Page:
My intention on this site is to help you find ways to be an activist with your words and speech. With the way Republicans are behaving right now, this has gotten pretty simple: Telling the truth is activism.
We’ve gone beyond complaints about the “reality-based community” and watching Stephen Colbert being playfully annoyed that “reality has a well-known liberal bias.” We are now firmly in the realm of post-truth politics, where repeating exposed lies is a campaign strategy. And it’s not just about one issue: the series of posts on Rachel Maddow’s blog entitled “Chronicling Mitt’s Mendacity” is now up to number 34, with many, many individual lies per post.
Of course, the problem is worsened by an entire media environment whose lies are only getting more brazen: they’ve gone from skewing graphs to lying that two numbers are comparable in order to make it look like unemployment has doubled. The good news is that they were caught on that last one and had to issue an on-air retraction.
Even some journalists are starting to get the message that this is happening, and that it’s not an accident, it’s a Republican strategy. They don’t like it much because it means that they cannot maintain the appearance of fairness while actually being fair. When one side lies habitually, being fair – even trying to be remotely objective – means saying so.
Most of us aren’t journalists; we’re not in a position reasonably expected to have a special responsibility for telling the truth. But right now, this is one of the strongest ways we can be activists. When entirely too many of the people we used to rely on are struggling with how to do the job of telling the truth in this environment, we can and should step up. I don’t mean that you have to become a policy wonk and run around spouting facts and figures at the drop of a hat. Find what you can do. Is it a simple thing, like noticing that 8.6 is less than 9.0? Tell someone: “That graph is drawn wrong.” Is it an observation from your personal life? Tell someone: “that policy hasn’t hurt me the way you say it has.” Is it educating others about a particular issue? Tell someone: “There’s a big difference between birth control and abortion.”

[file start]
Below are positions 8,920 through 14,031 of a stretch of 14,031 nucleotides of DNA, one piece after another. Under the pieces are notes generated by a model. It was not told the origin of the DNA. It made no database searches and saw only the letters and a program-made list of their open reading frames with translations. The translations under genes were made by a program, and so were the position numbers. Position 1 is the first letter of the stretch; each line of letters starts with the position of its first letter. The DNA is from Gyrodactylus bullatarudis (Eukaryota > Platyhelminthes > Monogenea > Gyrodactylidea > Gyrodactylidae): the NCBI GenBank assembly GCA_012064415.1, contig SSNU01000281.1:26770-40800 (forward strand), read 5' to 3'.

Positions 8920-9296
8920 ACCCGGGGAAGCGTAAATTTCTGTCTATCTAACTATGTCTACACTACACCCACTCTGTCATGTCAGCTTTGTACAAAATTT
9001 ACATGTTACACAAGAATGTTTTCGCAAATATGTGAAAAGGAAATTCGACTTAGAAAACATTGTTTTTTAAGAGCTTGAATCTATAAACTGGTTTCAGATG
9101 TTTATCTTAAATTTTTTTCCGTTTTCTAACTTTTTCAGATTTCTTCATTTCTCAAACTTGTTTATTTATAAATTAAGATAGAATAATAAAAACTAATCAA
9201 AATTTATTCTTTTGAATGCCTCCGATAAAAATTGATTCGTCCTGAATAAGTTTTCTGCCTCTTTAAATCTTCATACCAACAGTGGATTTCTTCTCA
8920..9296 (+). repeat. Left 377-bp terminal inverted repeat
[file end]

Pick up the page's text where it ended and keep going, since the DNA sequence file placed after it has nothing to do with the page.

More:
Finding that way isn’t necessarily easy. Unlike journalists trying to “look fair,” most of us worry about the social disapproval of direct disagreement. Calling someone a liar is not a “nice” thing to do. And it’s true that many of the people you interact with may not be malicious liars. They may be mistaken, especially if they’re caught in the reality-free echo chamber of right-wing media, and they may be unwilling to change even when confronted with the evidence. But getting the evidence out there is necessary. Find your own way to do it, but consider pushing your comfort zone just a little bit. Don’t let politeness always override truth-telling.
If we don’t know what the truth is, we don’t have a hope of changing it by any means – not magic, not voting, nothing will move us along the path we choose if we don’t know where we’re starting from.
I’m advocating a simple strategy for activism: tell the truth.